Venoco

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Venoco, Inc.
Type Private
Industry Oil and gas
Founded 1992 (1992)[1]
Headquarters Denver, Colorado, United States
Key people Edward O'Donnell, CEO; Tim Marquez, co-founder, former CEO
Products crude oil, natural gas
Owner(s) Tim Marquez
Employees 365
Website www.venocoinc.com
Venoco's Platform Gail in the Sockeye Field, Santa Barbara Channel

Venoco, Inc., Venoco Corporation, or Venoco, is a private American oil and gas exploration and production corporation. It is predominantly active in California, where it is a large natural gas producer in the Sacramento Valley, and where it produces oil and gas both onshore and offshore of southern and central California. It has fields and prospects in Santa Barbara County, Monterey County, Kern County, San Luis Obispo County, and Ventura County. Venoco owns and operates the West Montalvo Oil Field and Santa Clara Avenue Oil Field in Ventura County as well as the South Ellwood Oil Field offshore Santa Barbara, the Santa Clara Offshore Oil Field and the Sockeye Oil Field in the Santa Barbara Channel west of Ventura. It maintains an office in Carpinteria, California, and its corporate headquarters are in Denver.[1]

Formerly traded on the New York Stock Exchange as VQ, Venoco became a private company again in October 2012 when Tim Marquez, co-founder, arranged financing to buy the outstanding shares of the company stock.[2]

Monterey shale[edit]

Since 2011 Venoco's primary business interest has been developing California's Monterey Formation, particularly portions of the unit that contain large amounts of shale oil potentially recoverable using new technologies, including hydraulic fracturing (fracking). Venoco has obtained 312,000 gross and 214,000 net acres in the Monterey, and has begun producing in the newly delineated Sevier Oil Field in Kern County. Venoco's Monterey acreage is spread across three geologic basins: the San Joaquin (the largest), the Salinas Valley and the Santa Maria Valley.[3][4]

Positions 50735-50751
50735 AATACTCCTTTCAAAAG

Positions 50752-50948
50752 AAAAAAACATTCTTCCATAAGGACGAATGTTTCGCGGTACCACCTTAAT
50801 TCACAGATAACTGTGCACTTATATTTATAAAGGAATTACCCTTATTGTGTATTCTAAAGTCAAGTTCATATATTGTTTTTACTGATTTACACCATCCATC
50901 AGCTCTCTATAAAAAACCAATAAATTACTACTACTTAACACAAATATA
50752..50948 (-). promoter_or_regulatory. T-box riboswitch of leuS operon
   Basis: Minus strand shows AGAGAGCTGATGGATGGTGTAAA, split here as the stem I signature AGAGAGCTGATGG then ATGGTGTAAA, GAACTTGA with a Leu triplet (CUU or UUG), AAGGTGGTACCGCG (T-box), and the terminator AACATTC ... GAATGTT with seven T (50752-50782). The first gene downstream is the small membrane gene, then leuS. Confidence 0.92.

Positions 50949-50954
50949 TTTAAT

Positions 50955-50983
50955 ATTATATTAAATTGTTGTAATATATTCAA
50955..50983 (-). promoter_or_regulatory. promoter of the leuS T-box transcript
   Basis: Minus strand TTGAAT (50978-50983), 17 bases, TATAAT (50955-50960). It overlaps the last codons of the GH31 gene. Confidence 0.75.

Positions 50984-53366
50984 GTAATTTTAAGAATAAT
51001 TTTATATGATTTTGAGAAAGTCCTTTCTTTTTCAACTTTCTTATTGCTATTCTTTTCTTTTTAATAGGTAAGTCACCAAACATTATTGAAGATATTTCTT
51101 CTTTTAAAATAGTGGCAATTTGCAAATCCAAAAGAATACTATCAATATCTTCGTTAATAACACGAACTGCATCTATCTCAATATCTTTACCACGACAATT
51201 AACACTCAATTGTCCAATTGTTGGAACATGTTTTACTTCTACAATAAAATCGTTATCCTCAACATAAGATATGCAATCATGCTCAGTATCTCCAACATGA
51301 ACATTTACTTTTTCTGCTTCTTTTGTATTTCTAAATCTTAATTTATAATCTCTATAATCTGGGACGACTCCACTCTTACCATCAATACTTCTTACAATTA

Fracking controversy[edit]

Initial work in two of the Monterey shale basins, the Santa Maria and Salinas, have caused some local controversy. Venoco's initial fracking of the Monterey shale in the Los Alamos Valley aroused opposition in 2011. A group of concerned citizens brought up the issue with the Santa Barbara County Board of Supervisors, who initially cited Venoco for fracking without a permit, but later withdrew the claim. The site of the test wells is in a valley adjacent to two wine producing regions, Santa Ynez Valley AVA and Santa Maria Valley AVA.[5] In the Salinas basin, the Venoco encountered opposition in Monterey County over 9 proposed wells, also in a wine producing region, wells which would use fracking. Environmental groups and concerned citizens have blocked its plans. Among the components listed in Venoco's proposed fracking fluid for Monterey County is a gelling agent with a 60 to 70 percent concentration of "petroleum distillate blend." The exact mixture is unknown as it is proprietary to manufacturer Baker Hughes.[6]

Venoco, Occidental and other oil companies, are experimenting in the Monterey shale formations. Tupper Hull of the Western States Petroleum Association, an industry group representing oil and gas companies observed that their member companies are the investigating the potential of hydraulic fracturing in California.[7]

Venoco acknowledged fracking the Monterey Shale from Platform Gail on the Sockeye Field in 2009 off the coast of Oxnard, California.[8]

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